Planned exhibitors and stand numbers were: (1) William Edgar & Son Ltd., (2 & 3) Elm Works Ltd., (4 & 5) Foster And Pullen Ltd., (6) C. H. Kempton & Co. Ltd., (7) Lighting Trades Ltd. and the Welsbach Light Co., Ltd., (8) Parkinson & Cowan (Gas Meters) Ltd., (9 & 10) William Sugg And Co., Ltd., (11) Willey And Co., Ltd., (12) REVO Electric Co., Ltd., (13) The British Thomson-Houston Co. Ltd., (14) Falk, Stadelmann and Co. Ltd., (15) Holophane, Limited, (16) The General Electric Co., Ltd., (17) Siemens Electric Lamps And Supplies Ltd., (18) Engineering And Lighting Equipment Co., Ltd., (19) Wardle Engineering Co. Ltd., (20) The Brighton Lighting And Electrical Engineering Company, Ltd. and (21) Metropolitan Vickers Electrical Co., Ltd..
Note: No other stand numbers were given in the programme or in the adverts after stand 21.

Abstract: Descriptions of lanterns and equipment displayed by: William Edgar & Son Ltd., Elm Works Ltd., Foster And Pullen Ltd., C. H. Kempton & Co. Ltd., Lighting Trades Ltd. and the Welsbach Light Co., Ltd., Parkinson & Cowan (Gas Meters) Ltd., William Sugg And Co., Ltd., Willey And Co., Ltd., British Gas Council, Gas Meter Company Ltd., REVO Electric Co., Ltd., The British Thomson-Houston Co. Ltd., Falk, Stadelmann and Co. Ltd., Holophane, Limited, The General Electric Co., Ltd, Siemens Electric Lamps And Supplies Ltd., Engineering And Lighting Equipment Co., Ltd., Wardle Engineering Co. Ltd., The Brighton Lighting And Electrical Engineering Company, Ltd., Metropolitan Vickers Electrical Co., Ltd., Stewarts And Lloyds, Ltd., Simplex Electrical Co., Ltd., Measurement Ltd., Philips Electrical Ltd., Gowshall Limited, Spun Concrete Ltd., Venner Time Switches Ltd., Poles Ltd, The Electric Street Lighting Apparatus Co., British Foreign and Colonial Automatic Light Controlling Co. Ltd., Broad & Co. Ltd., British Sangamo Co. Ltd., Stanton Ironworks Co., Ltd., British Electrical Development Association, Concrete Utilities Ltd. and Franco Traffic Signs Limited.

Adverts: Radiovisor Parent Ltd., William Edgar & Son Ltd., Elm Works Ltd., Foster And Pullen Ltd., C. H. Kempton & Co. Ltd., Lighting Trades Ltd. and the Welsbach Light Co., Ltd., Parkinson & Cowan (Gas Meters) Ltd., William Sugg And Co., Ltd., Willey And Co., Ltd., British Gas Council, Gas Meter Company Ltd., REVO Electric Co., Ltd., The British Thomson-Houston Co. Ltd., Falk, Stadelmann and Co. Ltd., Holophane, Ltd., The General Electric Co., Ltd, Siemens Electric Lamps And Supplies Ltd., Engineering And Lighting Equipment Co., Ltd., Wardle Engineering Co. Ltd., The Brighton Lighting And Electrical Engineering Company, Ltd., Metropolitan Vickers Electrical Co., Ltd., Stewarts And Lloyds, Ltd., The Horstmann Gear Co., Ltd., The Horstmann Gear Co., Ltd., Simplex Electrical Co., Ltd., Measurement Ltd., Philips Electrical Ltd., Record Electrical Co. Ltd., Gowshalls Limited, Spun Concrete Ltd., Venner Time Switches Ltd., Poles Ltd, Poles Ltd, Poles Ltd, The Electric Street Lighting Apparatus Co., Automatic Telephone And Electric Company Limited, Automatic Light Controlling Co. Ltd., Broad & Co. Ltd., Crompton Parkinson Ltd., British Sangamo Co. Ltd., Stanton Ironworks Co., Ltd., British Electrical Development Association, Concrete Utilities Ltd., Franco Traffic Signs Limited, Johnston Brothers Ltd., Ekco-Ensign Ltd., Edison Swan Electric Co. Ltd., J. E. Wildbore, Public Lighting, Hobbs, Offen and Co. Ltd., Londex Ltd. and The General Electric Co., Ltd.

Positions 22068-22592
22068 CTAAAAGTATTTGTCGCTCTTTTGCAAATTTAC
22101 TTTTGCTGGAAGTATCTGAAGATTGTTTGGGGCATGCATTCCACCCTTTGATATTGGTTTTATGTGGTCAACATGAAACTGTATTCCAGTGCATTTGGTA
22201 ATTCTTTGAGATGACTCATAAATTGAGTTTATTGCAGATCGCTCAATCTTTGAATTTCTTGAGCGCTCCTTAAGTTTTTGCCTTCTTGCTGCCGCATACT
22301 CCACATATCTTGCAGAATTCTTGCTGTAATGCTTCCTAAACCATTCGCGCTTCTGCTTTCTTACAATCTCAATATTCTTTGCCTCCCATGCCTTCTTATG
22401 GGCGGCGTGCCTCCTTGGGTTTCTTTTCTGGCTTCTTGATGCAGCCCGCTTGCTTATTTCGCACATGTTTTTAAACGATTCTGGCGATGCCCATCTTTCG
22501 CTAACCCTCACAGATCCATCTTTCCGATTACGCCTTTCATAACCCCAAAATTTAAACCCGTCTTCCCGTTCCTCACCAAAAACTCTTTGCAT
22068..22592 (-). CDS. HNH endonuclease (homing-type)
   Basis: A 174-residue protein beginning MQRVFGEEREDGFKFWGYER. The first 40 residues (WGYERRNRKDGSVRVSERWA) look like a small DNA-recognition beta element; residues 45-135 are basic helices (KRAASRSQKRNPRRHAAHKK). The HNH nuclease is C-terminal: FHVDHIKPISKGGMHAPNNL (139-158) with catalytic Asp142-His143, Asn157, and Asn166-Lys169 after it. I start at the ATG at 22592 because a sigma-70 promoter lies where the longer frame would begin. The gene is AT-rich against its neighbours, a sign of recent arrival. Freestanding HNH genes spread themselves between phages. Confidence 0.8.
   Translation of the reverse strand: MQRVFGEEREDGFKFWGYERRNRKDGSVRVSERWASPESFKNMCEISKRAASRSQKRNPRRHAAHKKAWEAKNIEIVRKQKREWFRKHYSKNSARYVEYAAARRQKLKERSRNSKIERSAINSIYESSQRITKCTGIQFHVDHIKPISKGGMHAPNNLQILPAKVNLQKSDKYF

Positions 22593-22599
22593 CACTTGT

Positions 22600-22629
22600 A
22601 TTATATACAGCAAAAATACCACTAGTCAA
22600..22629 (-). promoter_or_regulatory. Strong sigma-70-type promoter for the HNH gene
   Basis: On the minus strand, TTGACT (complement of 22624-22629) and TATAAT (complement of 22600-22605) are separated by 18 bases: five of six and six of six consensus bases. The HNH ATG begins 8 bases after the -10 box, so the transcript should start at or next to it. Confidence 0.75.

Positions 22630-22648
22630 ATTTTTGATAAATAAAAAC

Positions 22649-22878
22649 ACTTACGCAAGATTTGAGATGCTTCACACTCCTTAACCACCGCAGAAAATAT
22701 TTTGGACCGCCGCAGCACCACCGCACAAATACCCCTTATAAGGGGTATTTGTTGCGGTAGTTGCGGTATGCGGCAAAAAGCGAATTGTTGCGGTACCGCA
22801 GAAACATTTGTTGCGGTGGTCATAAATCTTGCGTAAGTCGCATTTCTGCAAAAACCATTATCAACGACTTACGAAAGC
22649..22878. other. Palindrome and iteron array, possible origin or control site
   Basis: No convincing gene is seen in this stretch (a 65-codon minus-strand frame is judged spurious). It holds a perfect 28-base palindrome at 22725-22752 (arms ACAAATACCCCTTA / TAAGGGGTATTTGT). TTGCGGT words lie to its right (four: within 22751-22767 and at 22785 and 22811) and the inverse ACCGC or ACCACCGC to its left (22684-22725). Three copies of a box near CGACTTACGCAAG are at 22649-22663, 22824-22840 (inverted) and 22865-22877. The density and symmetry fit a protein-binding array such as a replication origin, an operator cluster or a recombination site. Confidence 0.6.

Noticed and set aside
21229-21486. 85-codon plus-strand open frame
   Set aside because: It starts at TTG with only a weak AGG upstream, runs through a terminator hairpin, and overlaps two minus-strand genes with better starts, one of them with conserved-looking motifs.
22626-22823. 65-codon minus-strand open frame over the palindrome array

Provisional papers (as planned in Public Lighting #45):

Presidential Address by Mr. Thomas Wilkie, F.I.E.S.
Street Lighting in Relation to Road Safety, Traffic Problems and Crime Protection by Mr. A. E. Marchant, M.I.E.E. (Barking) and Mr. Robert Bell, A.M.I.E.E. (Erith)
Maintenance of Street Lighting by Mr. J. Woodhouse (Sheffield)
Photometry in Relation to Public Lighting by Dr. S. English, F.I.C., F.Inst.P.
Lighting of Class 'B' side and Residential Roads by Mr. R. W. Steel (Cheltenham)
The Royal Fine Art Commission and Lamp Columns by Mr. A. B. Knapp-Fisher, F.R.I.B.A., F.S.A., Hon.A.R.C.A